Anna Vinnars, our podcast guest next week, petting the Giraffes during her cycling trip in Africa.
It's boat show time in Annapolis! I think most people, especially those working the show (and the townies) kind of dislike this crazy, crowded weekend of selling and buying. But I love it. I've been coming to the show since I was a kid, and just the atmosphere around everything is still very exciting for me. I feel like a six year old. By the way, come say hi in booth O-18 between 10-4!
My dad was reflecting the other night that he's been to all 41 boat shows here in Annapolis, since the very first one. I had known this, but it never occurred to me that there were actually 41 of them. He and my mom were married for 37 years, and didn't start sailing until their honeymoon, which means he came down several years before he even started sailing. They had a Sunfish back then, so I suppose that counts.
The sad thing is that this year is the first year he's here without my mom. She died on April 30. He (and my sister and I for that matter), have been bracing ourselves for this series of 'firsts' - Thanksgiving, Christmas, birthdays, etc - but he did not account for boat show. He almost didn't make it down, but decided she'd be disappointed if he gave up on the things he loves, so here he is, and I'm proud of him. She is too I'm sure.
It's ironic kind of that this month's Spinsheet article I wrote is about my mom in a way About spirituality and finding inspiration from those passed away. I've had a lot of feedback from different people that it's touched, and that makes me proud.
So the podcast is off to a fast start. Ryan got upset with me for publishing that first episode with Wild Spirit Bushcraft so quickly, but I got inspired, learned all about how to submit it to iTunes and was on a roll. I think I worked on that one for over 9 hours in one day. In the end it accidentally got published - I was just trying to see what it would look like when it went up, but instead of hitting 'preview' I hit 'publish' and that was that. On the good side of things, it puts the pressure on for us to keep talking to people and get an episode up each week, which is the goal. Matt Rutherford's is up now, with the two bonus episodes, so for those interested in his adventures, there is some three and a half hours of content for your listening pleasure. We talked to
Ben Eriksen and Teresa Carey, the sailing couple who are in the process of making the One Simple Question movie about their sailing adventures north to Newfoundland and Labrador in search of an iceberg (go to their website and donate to support the production of the movie - they are doing it all voluntarily, so it won't happen unless we make it happen!). And of course Anna Vinnars, a Swedish girl who cycled from South Africa all the way to Sweden, over 10,000 miles. I fell in love with Vinnars' voice during our chat with her last week, and asked her if she'd do the intro and outro for the podcast. So that nice Swedish accent you hear at the beginning and end of Two Inspired Guys is actually Anna Vinnars. I'm so excited about these episodes that I want to put them up now, but we've got to wait for the schedule. But stick around, it just gets better from here.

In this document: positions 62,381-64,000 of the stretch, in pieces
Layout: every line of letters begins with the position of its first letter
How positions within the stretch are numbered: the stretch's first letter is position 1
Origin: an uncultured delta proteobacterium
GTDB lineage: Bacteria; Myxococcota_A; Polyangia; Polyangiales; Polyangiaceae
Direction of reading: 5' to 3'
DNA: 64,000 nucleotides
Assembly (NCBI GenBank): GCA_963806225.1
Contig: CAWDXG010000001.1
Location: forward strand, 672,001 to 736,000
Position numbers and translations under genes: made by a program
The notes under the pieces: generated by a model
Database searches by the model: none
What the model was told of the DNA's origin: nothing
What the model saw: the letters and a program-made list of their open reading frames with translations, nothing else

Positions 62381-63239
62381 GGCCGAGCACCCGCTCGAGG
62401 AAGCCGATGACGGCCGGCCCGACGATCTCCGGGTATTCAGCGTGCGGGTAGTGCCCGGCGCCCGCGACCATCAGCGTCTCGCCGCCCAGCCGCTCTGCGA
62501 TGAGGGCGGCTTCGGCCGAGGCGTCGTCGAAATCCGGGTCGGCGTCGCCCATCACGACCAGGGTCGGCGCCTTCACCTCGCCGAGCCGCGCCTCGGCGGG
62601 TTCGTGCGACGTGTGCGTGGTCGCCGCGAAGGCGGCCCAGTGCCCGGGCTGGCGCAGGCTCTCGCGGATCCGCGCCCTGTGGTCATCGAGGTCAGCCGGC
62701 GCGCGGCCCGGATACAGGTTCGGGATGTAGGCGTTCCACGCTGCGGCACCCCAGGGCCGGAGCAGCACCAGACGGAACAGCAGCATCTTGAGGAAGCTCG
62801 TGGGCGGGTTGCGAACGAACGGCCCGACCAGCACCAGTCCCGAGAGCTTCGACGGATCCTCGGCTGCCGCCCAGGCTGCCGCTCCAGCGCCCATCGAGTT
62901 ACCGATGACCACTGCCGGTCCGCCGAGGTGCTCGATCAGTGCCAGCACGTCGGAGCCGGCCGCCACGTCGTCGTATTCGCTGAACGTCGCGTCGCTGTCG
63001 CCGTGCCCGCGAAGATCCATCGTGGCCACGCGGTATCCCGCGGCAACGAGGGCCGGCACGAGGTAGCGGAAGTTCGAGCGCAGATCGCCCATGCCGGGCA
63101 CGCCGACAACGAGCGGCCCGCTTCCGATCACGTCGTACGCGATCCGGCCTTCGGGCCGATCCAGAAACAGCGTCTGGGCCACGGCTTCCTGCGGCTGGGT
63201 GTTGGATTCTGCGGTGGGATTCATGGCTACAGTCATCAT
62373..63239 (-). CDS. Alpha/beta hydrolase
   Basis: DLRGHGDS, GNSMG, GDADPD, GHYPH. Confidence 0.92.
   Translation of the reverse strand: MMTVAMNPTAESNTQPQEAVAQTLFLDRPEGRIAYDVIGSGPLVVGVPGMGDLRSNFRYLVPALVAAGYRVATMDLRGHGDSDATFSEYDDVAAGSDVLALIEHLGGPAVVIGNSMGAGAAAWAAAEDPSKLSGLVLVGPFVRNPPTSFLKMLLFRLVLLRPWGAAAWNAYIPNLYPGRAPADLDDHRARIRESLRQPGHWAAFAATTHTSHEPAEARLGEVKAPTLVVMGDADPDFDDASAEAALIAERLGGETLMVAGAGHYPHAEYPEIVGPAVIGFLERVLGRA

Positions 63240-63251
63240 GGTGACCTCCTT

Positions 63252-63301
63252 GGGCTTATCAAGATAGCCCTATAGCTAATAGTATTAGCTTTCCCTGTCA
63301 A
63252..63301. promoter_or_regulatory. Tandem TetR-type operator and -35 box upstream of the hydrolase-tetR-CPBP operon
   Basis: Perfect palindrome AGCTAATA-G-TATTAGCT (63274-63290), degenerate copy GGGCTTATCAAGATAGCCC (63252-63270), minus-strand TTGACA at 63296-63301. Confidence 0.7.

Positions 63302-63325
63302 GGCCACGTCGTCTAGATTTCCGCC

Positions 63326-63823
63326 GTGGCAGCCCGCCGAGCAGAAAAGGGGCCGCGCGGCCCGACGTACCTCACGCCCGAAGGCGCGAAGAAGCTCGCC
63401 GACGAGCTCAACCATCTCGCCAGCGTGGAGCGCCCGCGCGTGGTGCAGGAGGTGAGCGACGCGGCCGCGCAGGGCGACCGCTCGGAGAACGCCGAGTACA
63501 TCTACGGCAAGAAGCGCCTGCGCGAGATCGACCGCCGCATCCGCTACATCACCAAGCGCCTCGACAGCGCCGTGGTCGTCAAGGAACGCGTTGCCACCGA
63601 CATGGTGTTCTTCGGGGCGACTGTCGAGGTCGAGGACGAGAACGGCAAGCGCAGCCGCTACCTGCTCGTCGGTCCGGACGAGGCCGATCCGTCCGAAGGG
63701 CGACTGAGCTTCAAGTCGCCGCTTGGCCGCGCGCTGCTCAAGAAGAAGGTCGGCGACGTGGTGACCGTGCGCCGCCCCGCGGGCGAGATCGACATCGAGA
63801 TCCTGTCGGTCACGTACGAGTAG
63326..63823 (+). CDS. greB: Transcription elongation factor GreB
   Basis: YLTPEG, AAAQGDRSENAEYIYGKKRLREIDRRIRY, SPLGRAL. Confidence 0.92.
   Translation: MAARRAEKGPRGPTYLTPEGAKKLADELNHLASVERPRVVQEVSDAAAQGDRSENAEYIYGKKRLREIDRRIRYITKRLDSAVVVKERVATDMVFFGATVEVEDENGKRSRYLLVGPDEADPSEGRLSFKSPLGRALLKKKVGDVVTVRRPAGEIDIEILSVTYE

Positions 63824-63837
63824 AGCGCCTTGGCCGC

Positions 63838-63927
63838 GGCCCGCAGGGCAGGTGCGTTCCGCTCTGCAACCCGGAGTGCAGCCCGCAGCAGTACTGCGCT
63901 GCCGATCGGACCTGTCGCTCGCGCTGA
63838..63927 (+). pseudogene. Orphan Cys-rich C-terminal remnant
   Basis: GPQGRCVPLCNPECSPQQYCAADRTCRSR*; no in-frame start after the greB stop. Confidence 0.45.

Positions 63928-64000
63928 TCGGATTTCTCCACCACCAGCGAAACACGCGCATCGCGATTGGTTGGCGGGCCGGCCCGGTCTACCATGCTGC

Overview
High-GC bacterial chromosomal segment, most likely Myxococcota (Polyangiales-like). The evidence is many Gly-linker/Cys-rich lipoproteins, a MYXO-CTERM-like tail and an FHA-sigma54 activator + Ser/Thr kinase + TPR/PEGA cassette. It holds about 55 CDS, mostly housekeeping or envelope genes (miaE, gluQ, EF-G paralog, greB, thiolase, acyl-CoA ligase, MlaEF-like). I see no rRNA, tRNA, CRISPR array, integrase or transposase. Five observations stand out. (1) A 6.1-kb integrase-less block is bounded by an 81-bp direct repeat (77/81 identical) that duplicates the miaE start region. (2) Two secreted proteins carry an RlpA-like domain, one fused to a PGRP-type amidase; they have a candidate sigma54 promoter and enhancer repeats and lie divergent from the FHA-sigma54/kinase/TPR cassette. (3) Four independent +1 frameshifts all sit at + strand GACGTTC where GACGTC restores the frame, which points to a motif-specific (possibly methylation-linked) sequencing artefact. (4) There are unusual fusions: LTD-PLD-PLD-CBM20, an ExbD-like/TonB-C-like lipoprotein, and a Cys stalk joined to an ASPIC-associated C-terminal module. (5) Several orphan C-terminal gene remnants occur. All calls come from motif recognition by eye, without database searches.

Speaking of that, I'm heading out to Pittsburgh next weekend to have two days in person with Ryan to really bang out some interviews and get the structure of the podcast set and the website going strong. This is a sort of passion project for us, something we've talked about starting for over a year, and now that it's going, it's going with a full head of steam. It's a serious endeavor that we hope to make legitimately successful. So subscribe on iTunes and support it! It's absolutely worth listening to, and we've got loads of exciting guests coming up.
The other thing Mia and I are busy with is training for the Baltimore marathon. That's coming up a week from tomorrow (Saturday the 13th), and our friend Micah from Annapolis is running it with us. Mia and I started training in earnest way back in Inverness, in Scotland almost two months ago, so I feel fairly confident. It was kind of a natural progression of our sailing trips over the summer. Mia and I love to explore new places we visit on foot, and there is no better way to get the feel for a place than by running 10k around it's streets and countryside. I'm planning a more in-depth article on that topic, so stay tuned for that.
Anyway, we basically ran all the way across the Atlantic during ARC Europe this year, exploring Bermuda and three different islands in the Azores on foot, then again in Lagos, Portugal. Not training for anything, just for exercise and exploration. And then we ran ten miles along the Caledonian Canal in Scotland and said to each other 'wow, we feel pretty strong, let's try and find a marathon to sign up for.' Two days later we entered Baltimore and that was that. We rested our bodies for five days across the North Sea and then hit the roads hard again in Sweden, running five more times over 15 miles each, including a long exploration of the islands of Gotland and Örno outside Stockholm, and a 17-mile jaunt around the city of Stockholm itself, easily the best running city in the world.
So after about 8 weeks of training, I'm feeling fairly confident for next Saturday. I've got one more long run planned for Sunday in Annapolis (anyway want to hit the roads for 15 miles with me around 7am?), and then will take it easy next week in anticipation of next Saturday. My goal is sub-3:50:00, which would be a personal best. We plan to run another one in the springtime, in which my goal will be sub-3:25:00, which is 'Andy Schell's' personal best, in this years Stockholm Marathon, except that 'Andy Schell' was actually our friend Emil Fast who had used my number (because I was out sailing). His last name is appropriate.